October 6, 2020
COVID-19 and the Nigerian Entrepreneurial Ecosystem: Impact and Recommendations

In 2019, the West African entrepreneurial ecosystem experienced major development, with the rise of tech hubs and impact investing activities. There was particularly an increase in direct and indirect investment funds from Development Finance Institutions (DFIs), as indicated in ANDE’s recent State of the Small and Growing Business Sector report.

Nigeria in particular dominated the entrepreneurial activity in West Africa, with substantial growth in investment deal flow. According to the Impact Investors Foundation (IIF), Nigeria received 29% of impact investing capital in the West African region and represents a $4.7 billion market.

However, the current situation under COVID-19 is deeply unsettling. The pandemic threatens to unwind all the progress made in the last few years. A global survey of ANDE members, organizations that support small and growing businesses (SGBs) in emerging markets, highlights a disheartening statistic — nearly 50% of SGBs supported by ANDE members have either already failed or are at significant risk of failing.

The Nigerian economy has been adversely affected by twin forces of the COVID-19 pandemic and a collapse in oil prices leading to an increase in unemployment, poverty and disruption of economic activities across all sectors. This Dalberg report from April 2020 predicted a reduction in Nigeria’s Gross Domestic Product (GDP) by 4% in a moderate scenario or by 23% in a downside scenario. Report from the National Bureau of Statistics for Q2 2020 reveals a 6.1% decline in Nigeria’s GDP which is attributed to lower levels of economic activity as a result of the lockdown necessitated by the pandemic.

Considering the significance of the SGB sector in economic stability and job creation, it is necessary for entrepreneurial ecosystem actors and intermediaries to tailor their programs and activities to address the key needs of the sector. We thus believe the following support is crucial for SGBs:

● Access to finance: Flexible and accessible funding tops the list of survival requirements for SGBs. As a Fate Foundation report notes, entrepreneurial ecosystem stakeholders who are able to provide financing opportunities should develop financial support packages such as grants, interest-free loans, and bridge financing to meet critical business needs such as salaries and working capital. There is a need for investors and funders to provide more patient capital and move forward with investments and funding despite the current limitations and uncertainties.

● Technical assistance and non-financial support for SGBs: SGBs also face non-financial challenges including training, access to networks, lack of proper representation in policy discussions, access to information, and more. Many ANDE Members focus on providing this important support to SGBs -for instance, the TrustLaw Program via Thomson Reuters Foundation provides pro-bono legal support to nonprofits and social enterprises. The Acumen Academy provides challenge-based courses designed to help social enterprises build practical skills, among others. There is however a need for collaborations across the public and private sector to provide essential non-financial support to SGBs.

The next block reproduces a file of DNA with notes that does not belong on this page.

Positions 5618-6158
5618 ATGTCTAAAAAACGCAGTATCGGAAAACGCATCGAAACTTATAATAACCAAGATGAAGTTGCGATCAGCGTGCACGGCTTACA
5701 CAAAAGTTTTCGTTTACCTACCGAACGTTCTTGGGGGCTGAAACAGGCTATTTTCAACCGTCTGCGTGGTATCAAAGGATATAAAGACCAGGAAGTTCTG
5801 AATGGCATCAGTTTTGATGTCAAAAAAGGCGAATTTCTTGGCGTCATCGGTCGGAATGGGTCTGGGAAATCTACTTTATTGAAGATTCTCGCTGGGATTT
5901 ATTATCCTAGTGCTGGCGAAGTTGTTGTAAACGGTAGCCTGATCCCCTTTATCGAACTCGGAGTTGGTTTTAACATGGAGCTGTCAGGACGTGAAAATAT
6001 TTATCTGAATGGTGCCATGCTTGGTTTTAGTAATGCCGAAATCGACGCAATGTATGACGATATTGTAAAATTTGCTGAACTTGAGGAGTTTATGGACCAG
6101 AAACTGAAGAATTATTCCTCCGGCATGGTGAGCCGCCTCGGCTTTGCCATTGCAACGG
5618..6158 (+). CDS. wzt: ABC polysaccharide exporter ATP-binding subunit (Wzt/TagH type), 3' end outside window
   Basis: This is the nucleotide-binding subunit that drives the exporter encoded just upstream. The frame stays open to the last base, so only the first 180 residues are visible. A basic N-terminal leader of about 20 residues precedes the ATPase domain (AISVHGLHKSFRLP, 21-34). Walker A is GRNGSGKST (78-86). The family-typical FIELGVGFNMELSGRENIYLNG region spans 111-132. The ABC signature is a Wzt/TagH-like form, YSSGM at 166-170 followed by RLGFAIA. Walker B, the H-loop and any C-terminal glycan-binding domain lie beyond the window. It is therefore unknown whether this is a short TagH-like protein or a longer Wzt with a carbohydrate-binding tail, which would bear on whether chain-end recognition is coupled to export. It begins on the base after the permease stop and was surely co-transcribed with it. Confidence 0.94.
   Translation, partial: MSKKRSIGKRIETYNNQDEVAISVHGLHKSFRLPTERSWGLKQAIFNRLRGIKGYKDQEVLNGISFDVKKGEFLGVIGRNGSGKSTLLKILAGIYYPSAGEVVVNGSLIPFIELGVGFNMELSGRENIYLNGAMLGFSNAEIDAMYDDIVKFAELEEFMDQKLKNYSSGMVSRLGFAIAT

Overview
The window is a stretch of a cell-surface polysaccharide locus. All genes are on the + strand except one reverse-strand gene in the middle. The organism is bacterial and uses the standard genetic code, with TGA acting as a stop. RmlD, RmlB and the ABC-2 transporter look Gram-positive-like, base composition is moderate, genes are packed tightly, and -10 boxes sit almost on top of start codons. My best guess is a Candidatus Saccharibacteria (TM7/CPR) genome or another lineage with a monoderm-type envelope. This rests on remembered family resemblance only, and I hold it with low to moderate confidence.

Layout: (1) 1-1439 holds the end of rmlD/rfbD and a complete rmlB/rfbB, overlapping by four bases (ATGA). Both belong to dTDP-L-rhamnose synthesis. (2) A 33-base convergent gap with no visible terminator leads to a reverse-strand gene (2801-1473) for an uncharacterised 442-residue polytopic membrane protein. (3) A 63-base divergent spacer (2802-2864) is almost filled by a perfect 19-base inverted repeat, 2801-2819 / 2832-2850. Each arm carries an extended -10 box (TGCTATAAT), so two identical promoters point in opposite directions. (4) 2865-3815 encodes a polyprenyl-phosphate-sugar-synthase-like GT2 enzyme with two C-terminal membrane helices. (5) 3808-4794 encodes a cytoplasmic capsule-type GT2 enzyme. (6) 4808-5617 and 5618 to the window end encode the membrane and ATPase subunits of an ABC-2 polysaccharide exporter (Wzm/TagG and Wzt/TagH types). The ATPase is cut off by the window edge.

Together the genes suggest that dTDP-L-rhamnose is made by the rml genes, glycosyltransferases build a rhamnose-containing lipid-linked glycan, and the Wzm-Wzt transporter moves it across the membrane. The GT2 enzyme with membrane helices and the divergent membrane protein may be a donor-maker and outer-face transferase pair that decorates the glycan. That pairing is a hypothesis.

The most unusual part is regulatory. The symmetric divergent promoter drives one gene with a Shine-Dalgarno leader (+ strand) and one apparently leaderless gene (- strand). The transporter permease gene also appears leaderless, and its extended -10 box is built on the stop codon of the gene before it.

● Digital literacy: Technology and adaptation of tech resources has become key for businesses’ survival in light of the pandemic. It is therefore important for SGBs to increase their technological knowledge, including establishing an online presence; becoming familiar with tech tools and applications for teleworking, project/team management, and communication; using online payment platforms; managing digital files; and more. Several ANDE Members have ongoing programs that provide digital literacy such as the Fate Foundation Aspiring Entrepreneur Program, Mind the Gap Digital Skills Program , among others, and we hope that many more intermediary organizations can develop programs to address this critical need in West Africa.

● Affordable high-speed internet: SGBs need to be able to adapt their programming and use their improved digital literacy — therefore, high-speed, available, and affordable internet is crucial to the future of work. This article from TechPoint Africa reveals that the cost of internet data in Nigeria in 2020 when considered against the backdrop of inflation and the subsequent naira devaluation has actually increased by 38% compared to the cost in 2014. The Fate Foundation report advocates for key stakeholders, particularly federal and state governments to explore policies and regulatory considerations that will enable penetration of high speed and affordable Internet across the country.

● Quality and timely data: Current and relevant data and information is needed for strategic planning and decision making in any business sector. For the SGB sector, understanding trends and best practices can be a matter of pure survival. Intermediary organizations should continue to provide reports on market trends and updates on the sector as a whole.

Focusing on the areas above would help move the needle and get SGBs through these tumultuous times. However, it’s not an exhaustive list! We celebrate ANDE members and other ecosystem actors who are working tirelessly to push for progress, despite the many challenges facing the SGB sector, figuring out how to navigate through new realities created by the current pandemic. We are all in this together!